OPINION: Rapid insect decline is cause for worry

By Shane Tolentino, Graphic Designer

Summer evenings have always been filled with the steady hum of little insects flying around as the sun sets and the air cools. Annoying as they can be, their presence also means the arrival of one of my favorite winged creatures: fireflies. However, I noticed last summer, amid talk of the honey bee and monarch butterfly populations dwindling, their light shows had become few and far between. What happened?

Insect population decline has been an increasingly important subject on scientists’ minds. Alarming numbers have been reported worldwide. One recent study of various German nature reserves published in 2017 shows a 75% decrease in all local flying insects over the last 27 years.

Insects are primary consumers, eaten by something else, which is again eaten by something else after that. While humans are at the top of this food chain, we rely heavily on the levels underneath us. We need flying insects as pollinators for every plant species on the planet.

We already see the clear effects of what insects’ disappearance would cost in the Chinese county of Hanyuan. Known for its production of pears and cultivation of other fruit trees, Hanyuan’s pesticide usage has led to the dramatic reduction of the bee population, forcing farmers to pollinate every fruit tree by hand. What was once done freely by insects has become yet another grueling task humans must undertake.

Loss of wild habitats where insects, plants and other creatures flourish has been getting worse for years. These wild habitats have been claimed for a variety of commercial purposes, such as city expansion and large-scale agriculture. Many of the insects that escaped the destruction found themselves without shelter, food or any vital resources needed to survive. With the pollinators gone, native plants will soon follow, and without native plants, all trophic levels— or levels of the food chain— above them will suffer.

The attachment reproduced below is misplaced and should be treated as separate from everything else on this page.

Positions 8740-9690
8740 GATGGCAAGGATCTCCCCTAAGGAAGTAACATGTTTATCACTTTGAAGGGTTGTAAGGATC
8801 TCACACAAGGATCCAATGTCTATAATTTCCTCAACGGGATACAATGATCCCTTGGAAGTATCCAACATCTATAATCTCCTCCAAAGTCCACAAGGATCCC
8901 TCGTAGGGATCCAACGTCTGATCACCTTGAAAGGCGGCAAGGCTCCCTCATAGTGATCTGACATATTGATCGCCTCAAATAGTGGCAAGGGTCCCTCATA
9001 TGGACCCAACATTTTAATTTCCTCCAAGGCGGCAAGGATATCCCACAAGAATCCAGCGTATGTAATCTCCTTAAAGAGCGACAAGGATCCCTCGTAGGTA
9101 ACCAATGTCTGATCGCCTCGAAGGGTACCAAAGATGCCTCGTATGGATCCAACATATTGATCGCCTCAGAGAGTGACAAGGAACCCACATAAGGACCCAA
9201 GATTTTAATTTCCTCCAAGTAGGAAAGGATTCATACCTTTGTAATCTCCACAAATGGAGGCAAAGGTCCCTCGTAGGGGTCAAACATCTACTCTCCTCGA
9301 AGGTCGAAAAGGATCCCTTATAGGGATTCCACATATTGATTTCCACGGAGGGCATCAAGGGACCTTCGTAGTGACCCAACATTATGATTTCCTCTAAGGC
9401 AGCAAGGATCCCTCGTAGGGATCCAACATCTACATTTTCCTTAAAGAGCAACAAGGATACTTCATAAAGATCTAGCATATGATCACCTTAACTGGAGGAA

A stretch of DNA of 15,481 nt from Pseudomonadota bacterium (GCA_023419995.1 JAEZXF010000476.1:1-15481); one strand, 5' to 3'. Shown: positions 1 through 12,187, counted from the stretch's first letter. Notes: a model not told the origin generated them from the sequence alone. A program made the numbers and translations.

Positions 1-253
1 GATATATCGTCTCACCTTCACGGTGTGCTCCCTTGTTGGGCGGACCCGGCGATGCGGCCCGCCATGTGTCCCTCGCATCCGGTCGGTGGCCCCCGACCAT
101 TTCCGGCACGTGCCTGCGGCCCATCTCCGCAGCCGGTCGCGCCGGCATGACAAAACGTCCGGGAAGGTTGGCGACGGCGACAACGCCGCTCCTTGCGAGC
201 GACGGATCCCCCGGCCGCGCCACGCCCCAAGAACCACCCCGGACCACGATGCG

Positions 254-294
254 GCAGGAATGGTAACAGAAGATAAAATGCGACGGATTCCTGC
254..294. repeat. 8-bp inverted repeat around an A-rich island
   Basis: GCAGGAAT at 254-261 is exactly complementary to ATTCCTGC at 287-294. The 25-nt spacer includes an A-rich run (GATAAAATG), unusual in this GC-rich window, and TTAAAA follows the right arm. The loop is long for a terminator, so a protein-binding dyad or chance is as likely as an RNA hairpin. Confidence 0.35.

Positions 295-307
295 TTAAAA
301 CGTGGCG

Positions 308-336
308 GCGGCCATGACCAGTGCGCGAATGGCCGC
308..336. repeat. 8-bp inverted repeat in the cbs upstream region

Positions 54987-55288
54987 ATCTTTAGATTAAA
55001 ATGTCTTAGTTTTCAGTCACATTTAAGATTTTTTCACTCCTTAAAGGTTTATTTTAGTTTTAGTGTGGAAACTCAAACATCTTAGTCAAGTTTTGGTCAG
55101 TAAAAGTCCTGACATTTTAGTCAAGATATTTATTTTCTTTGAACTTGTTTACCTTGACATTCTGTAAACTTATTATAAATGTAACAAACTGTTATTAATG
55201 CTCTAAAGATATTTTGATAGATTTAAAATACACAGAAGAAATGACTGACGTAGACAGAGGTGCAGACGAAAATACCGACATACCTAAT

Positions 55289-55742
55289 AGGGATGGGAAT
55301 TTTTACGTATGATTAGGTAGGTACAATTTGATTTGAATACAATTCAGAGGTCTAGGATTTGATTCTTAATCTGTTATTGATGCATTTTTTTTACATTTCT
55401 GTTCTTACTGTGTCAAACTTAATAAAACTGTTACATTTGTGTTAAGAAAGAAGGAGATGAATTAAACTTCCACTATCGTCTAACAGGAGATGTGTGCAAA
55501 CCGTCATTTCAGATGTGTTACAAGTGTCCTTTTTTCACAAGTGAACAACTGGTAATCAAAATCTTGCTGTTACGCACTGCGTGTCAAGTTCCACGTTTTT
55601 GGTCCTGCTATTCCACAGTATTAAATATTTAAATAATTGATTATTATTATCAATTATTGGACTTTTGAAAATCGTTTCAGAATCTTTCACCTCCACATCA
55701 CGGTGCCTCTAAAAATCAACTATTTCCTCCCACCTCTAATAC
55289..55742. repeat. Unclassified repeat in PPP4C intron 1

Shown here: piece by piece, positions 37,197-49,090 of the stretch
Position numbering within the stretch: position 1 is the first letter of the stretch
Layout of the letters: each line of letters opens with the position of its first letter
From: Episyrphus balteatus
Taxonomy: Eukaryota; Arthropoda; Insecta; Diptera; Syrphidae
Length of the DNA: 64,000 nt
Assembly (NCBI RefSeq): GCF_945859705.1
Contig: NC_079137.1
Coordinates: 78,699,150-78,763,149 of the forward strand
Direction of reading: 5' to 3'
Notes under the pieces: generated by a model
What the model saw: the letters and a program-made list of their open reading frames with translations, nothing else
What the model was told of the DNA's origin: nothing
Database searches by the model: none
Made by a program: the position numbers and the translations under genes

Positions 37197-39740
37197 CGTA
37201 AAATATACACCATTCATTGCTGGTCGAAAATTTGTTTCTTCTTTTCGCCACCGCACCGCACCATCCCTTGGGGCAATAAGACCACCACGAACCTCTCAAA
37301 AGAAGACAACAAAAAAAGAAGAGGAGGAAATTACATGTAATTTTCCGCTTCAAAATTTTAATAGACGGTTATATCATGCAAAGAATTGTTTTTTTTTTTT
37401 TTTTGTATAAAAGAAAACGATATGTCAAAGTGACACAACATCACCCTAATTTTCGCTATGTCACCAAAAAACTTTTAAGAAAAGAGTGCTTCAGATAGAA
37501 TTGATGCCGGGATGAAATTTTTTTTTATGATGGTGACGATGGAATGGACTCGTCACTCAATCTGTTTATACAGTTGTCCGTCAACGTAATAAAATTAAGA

Much like the problem of global warming, insect population decline is a large, complex problem with many potential causes and no clear method of recovery. However, there are still things normal people can do to take action, even in the city and the suburbs. First, for those with garden space, it’s recommended by the Audubon Society to cultivate flowering plants native to the Midwest. For the avid gardener, using organic instead of synthetic pesticides and spraying at night when pollinators are less active is less harmful, ensuring invasive insects are kept under control. Finally, supporting legislation to federally protect what remains of natural wild land is critical for conservation efforts. These areas should remain undisturbed so flying insects can continue to populate and create that familiar steady hum in the warm weather for years to come.

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